Songs: Oldies but goodies should be spread out over the year, every 3 months or so. We often close with vespers.

Ceremonies, one of my staff told me that he joined the RT staff for a couple of reasons, one being the ability to stop the Hokie ceremonies found in the published program guides. His job is to either come up with new or refit Hokie ceremonies to fun, simple ceremony presentations which we use to welcome new attendees or just to show a ceremony.

I think the key here though, is to know your district. Our council has 6 districts, each different from the other, either in size or character and RT program has to fit the needs of the scouters in the district. Evaluation Forms are essential to planning this program. There will always be scouters at every Rt who only want the announcements and others who cannot wait to act 8 yrs. old. The key is to find where the majority of the group is at and what needs they have. Phone calls are imperative follow ups to evaluations. (Our evaluations state that a name is not needed, it can be handed in blank) Evaluations forms come in two varieties. One, RT meeting specific, the other alengthy evaluation sent ot all leaders in the district. Even if they do not attend RT, their input is valuable for setting a RT program as well as a district cub program.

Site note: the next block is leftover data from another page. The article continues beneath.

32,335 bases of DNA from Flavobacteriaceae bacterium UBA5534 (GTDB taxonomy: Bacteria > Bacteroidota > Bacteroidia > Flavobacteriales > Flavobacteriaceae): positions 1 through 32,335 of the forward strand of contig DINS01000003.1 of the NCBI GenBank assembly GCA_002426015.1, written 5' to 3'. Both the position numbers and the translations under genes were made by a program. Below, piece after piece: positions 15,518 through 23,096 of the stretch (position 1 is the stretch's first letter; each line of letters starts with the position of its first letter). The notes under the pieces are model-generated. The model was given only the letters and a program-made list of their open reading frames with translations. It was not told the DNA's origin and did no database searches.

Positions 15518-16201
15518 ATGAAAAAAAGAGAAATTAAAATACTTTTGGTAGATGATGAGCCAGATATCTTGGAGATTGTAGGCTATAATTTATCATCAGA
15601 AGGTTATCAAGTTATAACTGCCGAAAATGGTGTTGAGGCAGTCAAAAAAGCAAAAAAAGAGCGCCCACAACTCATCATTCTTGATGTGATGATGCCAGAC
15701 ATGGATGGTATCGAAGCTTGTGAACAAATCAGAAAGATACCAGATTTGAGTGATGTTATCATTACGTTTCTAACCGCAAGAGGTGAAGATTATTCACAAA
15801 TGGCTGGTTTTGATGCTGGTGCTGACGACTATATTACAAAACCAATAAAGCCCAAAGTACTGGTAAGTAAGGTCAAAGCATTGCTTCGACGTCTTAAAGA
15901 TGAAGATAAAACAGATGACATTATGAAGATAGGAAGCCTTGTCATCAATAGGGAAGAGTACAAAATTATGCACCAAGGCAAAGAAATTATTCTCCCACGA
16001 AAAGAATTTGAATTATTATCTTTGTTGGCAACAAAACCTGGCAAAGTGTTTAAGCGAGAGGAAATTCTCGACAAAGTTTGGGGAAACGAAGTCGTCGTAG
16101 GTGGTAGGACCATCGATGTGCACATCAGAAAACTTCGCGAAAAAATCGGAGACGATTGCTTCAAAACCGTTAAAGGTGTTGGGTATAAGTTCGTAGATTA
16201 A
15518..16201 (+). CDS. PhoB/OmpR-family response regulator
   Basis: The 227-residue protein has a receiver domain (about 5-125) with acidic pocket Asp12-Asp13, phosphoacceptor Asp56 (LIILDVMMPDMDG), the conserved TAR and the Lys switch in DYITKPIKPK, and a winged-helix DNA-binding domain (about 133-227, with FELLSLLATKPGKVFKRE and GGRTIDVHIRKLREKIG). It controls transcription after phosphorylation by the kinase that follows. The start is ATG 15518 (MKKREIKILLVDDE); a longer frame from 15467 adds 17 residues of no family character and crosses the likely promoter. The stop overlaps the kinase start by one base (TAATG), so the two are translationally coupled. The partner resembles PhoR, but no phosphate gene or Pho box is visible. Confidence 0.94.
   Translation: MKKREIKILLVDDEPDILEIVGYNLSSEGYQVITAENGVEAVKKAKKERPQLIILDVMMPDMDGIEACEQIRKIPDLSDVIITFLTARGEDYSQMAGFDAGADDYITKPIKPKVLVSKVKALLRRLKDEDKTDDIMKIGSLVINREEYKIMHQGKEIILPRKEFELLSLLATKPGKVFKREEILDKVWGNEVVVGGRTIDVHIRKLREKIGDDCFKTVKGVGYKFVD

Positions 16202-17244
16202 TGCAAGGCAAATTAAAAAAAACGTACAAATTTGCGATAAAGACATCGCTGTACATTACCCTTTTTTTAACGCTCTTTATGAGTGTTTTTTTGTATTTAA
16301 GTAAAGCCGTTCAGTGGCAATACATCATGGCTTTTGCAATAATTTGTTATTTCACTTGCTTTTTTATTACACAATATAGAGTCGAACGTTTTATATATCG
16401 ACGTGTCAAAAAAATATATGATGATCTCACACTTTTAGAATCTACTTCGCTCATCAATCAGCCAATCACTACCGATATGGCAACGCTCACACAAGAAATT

One thing I want at our RT, but cannot fit into the time schedule, is break out sessions for specifics. One, I do not get more than 2 o3 DL's, same with CC's and about 4 WL. Attending are a lot of CM's and ACM's. A plan is to hold a DL specific meeting next October, a Webelos specific session in Nov.